Kentucky’s state schools are considering breaking off from the state retirement system and creating a pension plan of their own, according to Michael Benson, president of Eastern Kentucky University.
Benson, who is responsible for convening Kentucky public university presidents, said the plan has already gone to the Council on Postsecondary Education (CPE), and that the next step would be to take the proposal to the state budget director.
“We’re looking at a way that maybe we could opt out of the system and be able to finance it ourselves as one of the options,” said Benson in an interview with National Public Radio affiliate WEKU after the annual convocation before faculty and staff earlier this week. “So we’re in discussions now with CPE and the presidents.”
The Kentucky Retirement Systems (KRS) consists of three separate retirement systems: the Kentucky Employees Retirement System (KERS) for state employees, the County Employees Retirement System (CERS, for local government and classified school board employees, and the State Police Retirement System (SPRS), which is for uniformed Kentucky State Police officers.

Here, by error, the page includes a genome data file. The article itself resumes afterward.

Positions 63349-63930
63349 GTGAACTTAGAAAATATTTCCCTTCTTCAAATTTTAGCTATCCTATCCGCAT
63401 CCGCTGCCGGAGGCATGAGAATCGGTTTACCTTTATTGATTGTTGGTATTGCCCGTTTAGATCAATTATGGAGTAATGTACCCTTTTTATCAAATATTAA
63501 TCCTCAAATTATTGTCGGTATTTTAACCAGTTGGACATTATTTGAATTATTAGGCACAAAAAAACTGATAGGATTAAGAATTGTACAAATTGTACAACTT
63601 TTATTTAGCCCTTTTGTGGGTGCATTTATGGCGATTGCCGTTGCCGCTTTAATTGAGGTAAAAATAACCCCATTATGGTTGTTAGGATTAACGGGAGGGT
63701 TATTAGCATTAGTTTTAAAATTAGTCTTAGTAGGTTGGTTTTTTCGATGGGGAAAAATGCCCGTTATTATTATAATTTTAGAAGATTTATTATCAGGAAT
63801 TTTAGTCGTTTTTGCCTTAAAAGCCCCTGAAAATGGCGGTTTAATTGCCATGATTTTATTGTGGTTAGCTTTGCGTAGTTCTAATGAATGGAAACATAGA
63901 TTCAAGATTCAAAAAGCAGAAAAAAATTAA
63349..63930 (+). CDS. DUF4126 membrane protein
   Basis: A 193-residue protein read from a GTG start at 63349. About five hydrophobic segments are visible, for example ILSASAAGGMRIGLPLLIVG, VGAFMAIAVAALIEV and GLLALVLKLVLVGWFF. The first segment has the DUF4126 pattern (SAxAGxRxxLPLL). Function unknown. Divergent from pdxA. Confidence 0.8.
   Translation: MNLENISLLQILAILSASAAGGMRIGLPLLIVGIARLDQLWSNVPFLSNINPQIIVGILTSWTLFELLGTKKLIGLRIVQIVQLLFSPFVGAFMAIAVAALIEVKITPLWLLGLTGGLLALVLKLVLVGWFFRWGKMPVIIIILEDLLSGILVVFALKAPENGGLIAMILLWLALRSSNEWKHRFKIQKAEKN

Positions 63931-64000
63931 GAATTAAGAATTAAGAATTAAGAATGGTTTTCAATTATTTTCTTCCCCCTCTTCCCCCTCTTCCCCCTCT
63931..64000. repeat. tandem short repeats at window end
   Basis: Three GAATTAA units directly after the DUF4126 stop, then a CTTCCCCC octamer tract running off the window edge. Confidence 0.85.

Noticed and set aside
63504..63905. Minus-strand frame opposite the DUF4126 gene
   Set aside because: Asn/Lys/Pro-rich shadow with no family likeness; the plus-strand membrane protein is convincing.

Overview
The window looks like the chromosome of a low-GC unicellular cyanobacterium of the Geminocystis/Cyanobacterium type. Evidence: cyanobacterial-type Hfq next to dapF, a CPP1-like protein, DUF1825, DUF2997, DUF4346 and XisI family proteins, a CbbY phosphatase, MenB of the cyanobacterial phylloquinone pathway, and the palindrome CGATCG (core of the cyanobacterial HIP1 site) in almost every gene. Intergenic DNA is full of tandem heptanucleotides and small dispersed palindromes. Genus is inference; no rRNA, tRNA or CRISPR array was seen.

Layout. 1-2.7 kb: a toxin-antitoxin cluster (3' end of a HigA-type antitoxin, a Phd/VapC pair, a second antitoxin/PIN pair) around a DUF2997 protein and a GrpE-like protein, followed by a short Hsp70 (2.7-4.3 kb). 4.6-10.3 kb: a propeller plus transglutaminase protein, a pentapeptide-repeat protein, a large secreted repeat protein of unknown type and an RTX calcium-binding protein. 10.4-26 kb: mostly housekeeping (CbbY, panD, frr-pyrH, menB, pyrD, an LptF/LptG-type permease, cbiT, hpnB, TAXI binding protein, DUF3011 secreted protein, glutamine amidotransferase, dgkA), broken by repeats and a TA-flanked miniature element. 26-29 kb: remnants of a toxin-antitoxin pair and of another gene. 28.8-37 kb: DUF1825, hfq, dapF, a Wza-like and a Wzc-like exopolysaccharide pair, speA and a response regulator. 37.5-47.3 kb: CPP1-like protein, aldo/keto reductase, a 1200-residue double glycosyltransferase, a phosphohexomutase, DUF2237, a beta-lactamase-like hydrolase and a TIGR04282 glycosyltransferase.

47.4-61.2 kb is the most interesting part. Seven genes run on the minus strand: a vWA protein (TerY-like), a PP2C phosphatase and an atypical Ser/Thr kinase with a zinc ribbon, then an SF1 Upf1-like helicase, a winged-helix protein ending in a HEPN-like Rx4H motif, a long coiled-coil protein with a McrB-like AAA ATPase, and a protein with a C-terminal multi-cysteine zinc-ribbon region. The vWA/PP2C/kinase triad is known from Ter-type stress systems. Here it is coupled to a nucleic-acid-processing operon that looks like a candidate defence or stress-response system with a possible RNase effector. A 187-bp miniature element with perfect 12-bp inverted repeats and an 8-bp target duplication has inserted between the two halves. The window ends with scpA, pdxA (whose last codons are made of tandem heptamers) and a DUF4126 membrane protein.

According to an audit report from the PFM Group, Kentucky’s retirement system faces a funding shortfall across its pension systems of $33 billion, and could face insolvency in just five years. The universities are looking to emulate CERS, which is in the process of trying to separate itself from the state retirement system. Kentucky Senate Bill 226 aims to divorce CERS from the KRS, and create a separate board of governance.
Benson also said that the universities are eyeing a defined benefit format for a separate pension, which would be a change for new employees who are currently placed a hybrid plan. The hybrid plan has characteristics of both a defined benefit plan and a defined contribution plan. This plan is for members who began participating in the system after Jan. 1, 2004.